All students of any subject are at first apt to be perplexed with the number and complication of the new ideas presented to them.
The need of comprehending these ideas is felt, and yet they are difficult to grasp and to define. Thus, for instance, we are all apt to think we know what is meant when force, weight, length, capacity, motion, rest, size, are spoken of. And yet when we come to examine these ideas more closely, we find that we know very little about them. Indeed, the more elementary they are, the less we are able to understand them.
The most primordial of our ideas seem to be those of number and quantity; we can count things, and we can measure them, or compare them with one another. Arithmetic is the science which deals with the numbers of things and enables us to multiply and divide them. The estimation of quantities is made by the application of our faculty of comparison to different subjects. The ideas of number and quantity appear to pervade all our conceptions.
The study of natural phenomena of the world around us is called the study of physics from the Greek word φυσίς or “inanimate nature,” the term physics is usually confined to such part of nature as is not alive. The study of living things is usually termed biology (from βια, life).
In the study of natural phenomena there are, however, three ideas which occupy a peculiar and important position, because they may be used as the means of measuring or estimating all the rest. In this sense they seem to be the most primitive and fundamental that we possess. We are not entitled to say that all other ideas are formed from and compounded of these ideas, but we are entitled to say that our correct understanding of physics, that is of the study of nature, depends in no slight degree upon our clear understanding of them. The three fundamental ideas are those of space, time and mass.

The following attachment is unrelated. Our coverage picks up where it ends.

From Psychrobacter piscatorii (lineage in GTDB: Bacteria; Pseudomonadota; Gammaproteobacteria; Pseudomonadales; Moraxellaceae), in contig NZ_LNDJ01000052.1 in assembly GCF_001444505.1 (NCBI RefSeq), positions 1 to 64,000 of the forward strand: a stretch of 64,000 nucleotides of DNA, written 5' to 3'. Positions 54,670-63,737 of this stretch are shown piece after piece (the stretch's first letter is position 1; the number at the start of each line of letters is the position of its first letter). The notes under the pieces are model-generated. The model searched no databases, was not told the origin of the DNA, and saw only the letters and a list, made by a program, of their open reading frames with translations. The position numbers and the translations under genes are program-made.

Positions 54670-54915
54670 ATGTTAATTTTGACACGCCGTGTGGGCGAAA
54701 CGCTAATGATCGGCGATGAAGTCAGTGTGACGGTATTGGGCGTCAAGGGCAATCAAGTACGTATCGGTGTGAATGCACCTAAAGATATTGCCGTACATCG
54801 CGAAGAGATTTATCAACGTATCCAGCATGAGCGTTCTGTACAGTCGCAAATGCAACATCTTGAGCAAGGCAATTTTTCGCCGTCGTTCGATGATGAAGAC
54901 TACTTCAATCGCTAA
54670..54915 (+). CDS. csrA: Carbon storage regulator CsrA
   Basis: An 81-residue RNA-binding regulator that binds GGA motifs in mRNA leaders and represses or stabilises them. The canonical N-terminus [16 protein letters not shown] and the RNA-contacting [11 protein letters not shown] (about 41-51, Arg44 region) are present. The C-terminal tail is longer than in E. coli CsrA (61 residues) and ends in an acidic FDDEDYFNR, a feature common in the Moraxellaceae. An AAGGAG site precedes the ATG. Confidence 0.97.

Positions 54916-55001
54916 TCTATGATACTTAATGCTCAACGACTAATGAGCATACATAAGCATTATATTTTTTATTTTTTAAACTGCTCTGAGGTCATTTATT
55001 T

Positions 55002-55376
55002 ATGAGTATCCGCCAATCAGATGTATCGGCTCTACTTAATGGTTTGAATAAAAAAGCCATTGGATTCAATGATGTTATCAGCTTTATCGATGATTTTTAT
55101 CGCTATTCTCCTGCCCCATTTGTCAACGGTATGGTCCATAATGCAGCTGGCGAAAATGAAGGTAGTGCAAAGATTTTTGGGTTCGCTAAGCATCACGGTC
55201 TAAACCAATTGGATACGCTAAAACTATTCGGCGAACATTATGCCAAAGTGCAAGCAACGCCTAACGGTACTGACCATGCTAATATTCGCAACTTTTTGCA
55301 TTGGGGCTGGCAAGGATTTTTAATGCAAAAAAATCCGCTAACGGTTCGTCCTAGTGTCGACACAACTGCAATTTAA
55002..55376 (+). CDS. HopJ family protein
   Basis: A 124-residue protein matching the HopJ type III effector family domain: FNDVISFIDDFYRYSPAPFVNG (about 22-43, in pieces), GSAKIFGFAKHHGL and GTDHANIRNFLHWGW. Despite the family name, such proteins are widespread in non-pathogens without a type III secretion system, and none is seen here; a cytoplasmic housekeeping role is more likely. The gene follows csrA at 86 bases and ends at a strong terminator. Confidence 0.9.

Space appears to be the universal accompaniment of all our impressions of the world around us. Try as we may, we cannot think of material bodies except in space, and occupying space. Though we can imagine space as empty we
cannot conceive it as destroyed. And this space has three dimensions, length, breadth measured across or at right angles to length, and thickness measured at right angles to length and breadth. More dimensions than this we cannot have. For some inscrutable reason it has been arranged that space shall present these three dimensions and no more. A fourth dimension is to us unimaginable—I will not say inconceivable—we can conceive that a world might be with space in four dimensions, but we cannot imagine it to ourselves or think what things would be like in it.